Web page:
Measuring marginal effective tax rates on capital income


January 15, 2020

Huaqun Li, Kyle Pomerleau

Main conclusions

  • This article updates the calculation of the user cost of capital in the Tax Foundation’s general equilibrium model by including the allocation of equity and corporate debt financing and separating the rate of return required by companies. user cost of capital savers for businesses.
  • This document calculates the marginal effective tax rate for eight types of business investments under current law. We find that the marginal effective tax rates (METRs) on corporate assets are slightly higher than those on non-corporate assets.
  • Comparison of TEMIs under the Tax Cuts and Jobs Act (TCJA) versus the pre-TCJA period indicates that the TCJA temporarily reduces METRs for all asset types and all sales training.
  • Phasing out the temporary provisions of the TCJA will increase marginal effective tax rates on all types of assets, especially in the business sector. From 2026, the weighted average marginal effective tax rate in unincorporated sectors will be about 1.6 percentage points higher than in corporate sectors.
  • This study first examines the marginal effective tax rates of the federal tax system and then includes national and local taxes, such as property taxes and corporate income taxes, to calculate marginal effective tax rates. Adding state and local taxes dramatically increases METRs for all types of assets.


The literature on measuring the impact of tax policy on the modification of new business investment behavior is based on the concept of user cost of capital developed by Dale Jorgenson (1963)[1] and Robert Hall and Dale Jorgenson (1967).[2] The marginal effective tax rate (METR), a measure of the tax burden based on the concept of the user cost of capital, is commonly used to summarize the impact of tax regimes on business investment decisions.

Changes in taxation, including but not limited to changes in statutory corporate income tax and personal income tax rates, would change the user cost of capital and thus have a marginal impact on investment decisions. The Tax Cuts and Jobs Act (TCJA) of 2017 made a long list of changes to the federal tax system, not only to personal income provisions, but also to provisions affecting business income.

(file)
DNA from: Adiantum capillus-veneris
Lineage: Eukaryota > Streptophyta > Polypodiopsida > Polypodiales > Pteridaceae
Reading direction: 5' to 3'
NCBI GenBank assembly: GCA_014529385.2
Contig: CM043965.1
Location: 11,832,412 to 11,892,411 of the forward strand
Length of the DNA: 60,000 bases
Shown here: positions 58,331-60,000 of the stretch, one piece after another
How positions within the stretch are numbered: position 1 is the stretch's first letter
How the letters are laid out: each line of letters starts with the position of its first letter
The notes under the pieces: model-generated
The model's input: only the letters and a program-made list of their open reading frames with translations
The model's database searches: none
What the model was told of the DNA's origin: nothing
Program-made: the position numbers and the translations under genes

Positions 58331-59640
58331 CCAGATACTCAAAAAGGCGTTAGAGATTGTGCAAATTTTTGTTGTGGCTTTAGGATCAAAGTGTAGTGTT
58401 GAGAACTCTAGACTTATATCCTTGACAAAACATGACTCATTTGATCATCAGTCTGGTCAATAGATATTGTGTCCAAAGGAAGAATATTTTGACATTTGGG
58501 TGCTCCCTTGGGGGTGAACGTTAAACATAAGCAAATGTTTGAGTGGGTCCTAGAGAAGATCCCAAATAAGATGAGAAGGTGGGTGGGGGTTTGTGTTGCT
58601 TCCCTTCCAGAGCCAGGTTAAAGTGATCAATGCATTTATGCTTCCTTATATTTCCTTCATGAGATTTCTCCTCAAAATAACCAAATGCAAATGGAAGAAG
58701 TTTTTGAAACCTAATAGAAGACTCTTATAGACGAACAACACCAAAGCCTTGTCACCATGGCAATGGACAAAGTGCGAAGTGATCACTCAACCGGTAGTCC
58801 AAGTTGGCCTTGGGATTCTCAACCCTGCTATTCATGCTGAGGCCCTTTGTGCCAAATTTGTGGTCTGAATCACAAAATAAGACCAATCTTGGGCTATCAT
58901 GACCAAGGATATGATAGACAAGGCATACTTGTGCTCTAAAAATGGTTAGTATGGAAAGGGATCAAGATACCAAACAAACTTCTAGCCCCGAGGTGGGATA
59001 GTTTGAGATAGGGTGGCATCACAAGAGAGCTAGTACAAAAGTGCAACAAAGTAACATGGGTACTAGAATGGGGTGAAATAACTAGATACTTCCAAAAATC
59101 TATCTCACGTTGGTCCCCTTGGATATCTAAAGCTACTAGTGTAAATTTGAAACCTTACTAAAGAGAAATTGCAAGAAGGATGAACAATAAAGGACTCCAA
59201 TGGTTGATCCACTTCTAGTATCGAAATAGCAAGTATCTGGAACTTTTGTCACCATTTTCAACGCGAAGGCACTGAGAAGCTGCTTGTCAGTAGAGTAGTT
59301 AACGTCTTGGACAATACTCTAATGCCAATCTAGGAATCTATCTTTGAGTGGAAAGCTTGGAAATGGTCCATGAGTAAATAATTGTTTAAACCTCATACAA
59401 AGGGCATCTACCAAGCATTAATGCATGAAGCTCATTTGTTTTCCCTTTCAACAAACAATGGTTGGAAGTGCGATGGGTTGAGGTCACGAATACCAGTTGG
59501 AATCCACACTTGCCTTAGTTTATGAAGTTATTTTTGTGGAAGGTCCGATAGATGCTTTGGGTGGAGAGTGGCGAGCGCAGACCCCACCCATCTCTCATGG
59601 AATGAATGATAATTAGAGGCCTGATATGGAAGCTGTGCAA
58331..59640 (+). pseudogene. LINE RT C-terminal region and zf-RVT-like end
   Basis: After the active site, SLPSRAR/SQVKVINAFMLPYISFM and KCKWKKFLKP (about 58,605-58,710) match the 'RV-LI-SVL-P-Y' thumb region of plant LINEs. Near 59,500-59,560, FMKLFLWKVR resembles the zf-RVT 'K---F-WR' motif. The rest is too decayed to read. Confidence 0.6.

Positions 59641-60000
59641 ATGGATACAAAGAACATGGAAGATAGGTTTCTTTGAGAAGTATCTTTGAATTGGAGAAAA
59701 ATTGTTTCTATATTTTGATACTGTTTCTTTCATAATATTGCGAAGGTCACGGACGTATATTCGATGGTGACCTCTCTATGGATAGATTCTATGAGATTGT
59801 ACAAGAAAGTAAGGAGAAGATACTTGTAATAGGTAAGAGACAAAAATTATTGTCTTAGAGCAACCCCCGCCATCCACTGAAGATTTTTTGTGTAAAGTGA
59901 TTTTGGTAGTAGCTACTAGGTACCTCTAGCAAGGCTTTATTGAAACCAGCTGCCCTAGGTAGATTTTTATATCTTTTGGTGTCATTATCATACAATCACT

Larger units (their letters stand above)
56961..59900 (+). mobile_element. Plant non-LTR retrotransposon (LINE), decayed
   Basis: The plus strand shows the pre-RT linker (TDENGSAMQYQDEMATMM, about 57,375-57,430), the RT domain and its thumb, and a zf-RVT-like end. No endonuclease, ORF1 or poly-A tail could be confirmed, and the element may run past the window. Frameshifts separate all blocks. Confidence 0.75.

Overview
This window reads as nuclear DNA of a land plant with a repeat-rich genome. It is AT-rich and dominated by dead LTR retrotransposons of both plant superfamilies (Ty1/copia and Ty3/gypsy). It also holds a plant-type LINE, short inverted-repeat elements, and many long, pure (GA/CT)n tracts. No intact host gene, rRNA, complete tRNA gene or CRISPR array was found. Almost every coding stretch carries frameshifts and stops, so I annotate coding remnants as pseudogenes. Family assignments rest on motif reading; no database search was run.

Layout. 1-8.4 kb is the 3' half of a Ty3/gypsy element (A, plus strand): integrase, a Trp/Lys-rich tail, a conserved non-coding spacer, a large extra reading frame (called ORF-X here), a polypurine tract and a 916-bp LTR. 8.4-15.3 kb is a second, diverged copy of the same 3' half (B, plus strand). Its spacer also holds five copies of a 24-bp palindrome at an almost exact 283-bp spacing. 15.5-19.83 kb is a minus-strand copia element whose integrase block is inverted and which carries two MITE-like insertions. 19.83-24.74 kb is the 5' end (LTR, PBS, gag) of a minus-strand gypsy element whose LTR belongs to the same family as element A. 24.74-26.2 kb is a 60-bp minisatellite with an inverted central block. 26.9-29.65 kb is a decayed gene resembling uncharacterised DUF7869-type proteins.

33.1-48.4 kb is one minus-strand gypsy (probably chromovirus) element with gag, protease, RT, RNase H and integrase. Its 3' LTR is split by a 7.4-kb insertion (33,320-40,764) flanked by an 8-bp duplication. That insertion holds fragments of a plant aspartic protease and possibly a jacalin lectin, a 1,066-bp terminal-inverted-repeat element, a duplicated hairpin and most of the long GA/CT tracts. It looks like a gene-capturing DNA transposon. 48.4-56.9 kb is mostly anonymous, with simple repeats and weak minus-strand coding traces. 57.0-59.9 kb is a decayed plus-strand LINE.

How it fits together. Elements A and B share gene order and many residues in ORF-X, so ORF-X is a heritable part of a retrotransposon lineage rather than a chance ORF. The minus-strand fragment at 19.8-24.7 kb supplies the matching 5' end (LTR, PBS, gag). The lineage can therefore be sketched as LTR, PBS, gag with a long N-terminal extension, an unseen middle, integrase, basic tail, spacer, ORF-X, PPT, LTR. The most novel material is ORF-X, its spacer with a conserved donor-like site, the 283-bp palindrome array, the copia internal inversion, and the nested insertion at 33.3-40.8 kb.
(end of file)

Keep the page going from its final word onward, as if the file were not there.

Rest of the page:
This study will update how the General Equilibrium Model of the Tax Foundation[3] measures METRs on different types of capital investment and how this metric has changed under current law due to TCJA.[4] In this article, we first describe the updates to our measure of the marginal effective tax rate through two changes in the calculation of the user cost of capital. First, the separation between debt financing and equity financing of investment is built into our model framework; second, the user cost of capital framework is broken down into two layers: corporate and personal capital income savers.

Changes in METRs across different types of assets under current law and over the next decade are shown both with and without state and local taxes. The comparison of METRs between different types of assets and forms of business is discussed as in the pre-TCJA law, the current law and over the next decade.

Read the full document

[1] Dale W. Jorgenson, “Capital Theory and Investing Behavior,” The American Economic Review 53: 2 (May 1963): 247-259.

[2] Robert E. Hall and Dale W. Jorgenson, “Tax Policy and Investment Behavior,” The American Economic Review 57: 3 (June 1967): 391-414.

[3] Stephen J. Entin, Huaqun Li and Kyle Pomerleau, “Overview of the Tax Found Foundation’s General Equilibrium Model”, Tax Foundation, April 2018, pdf.

[4] For a full list of the TCJA changes we consider in this document, see Appendix A.

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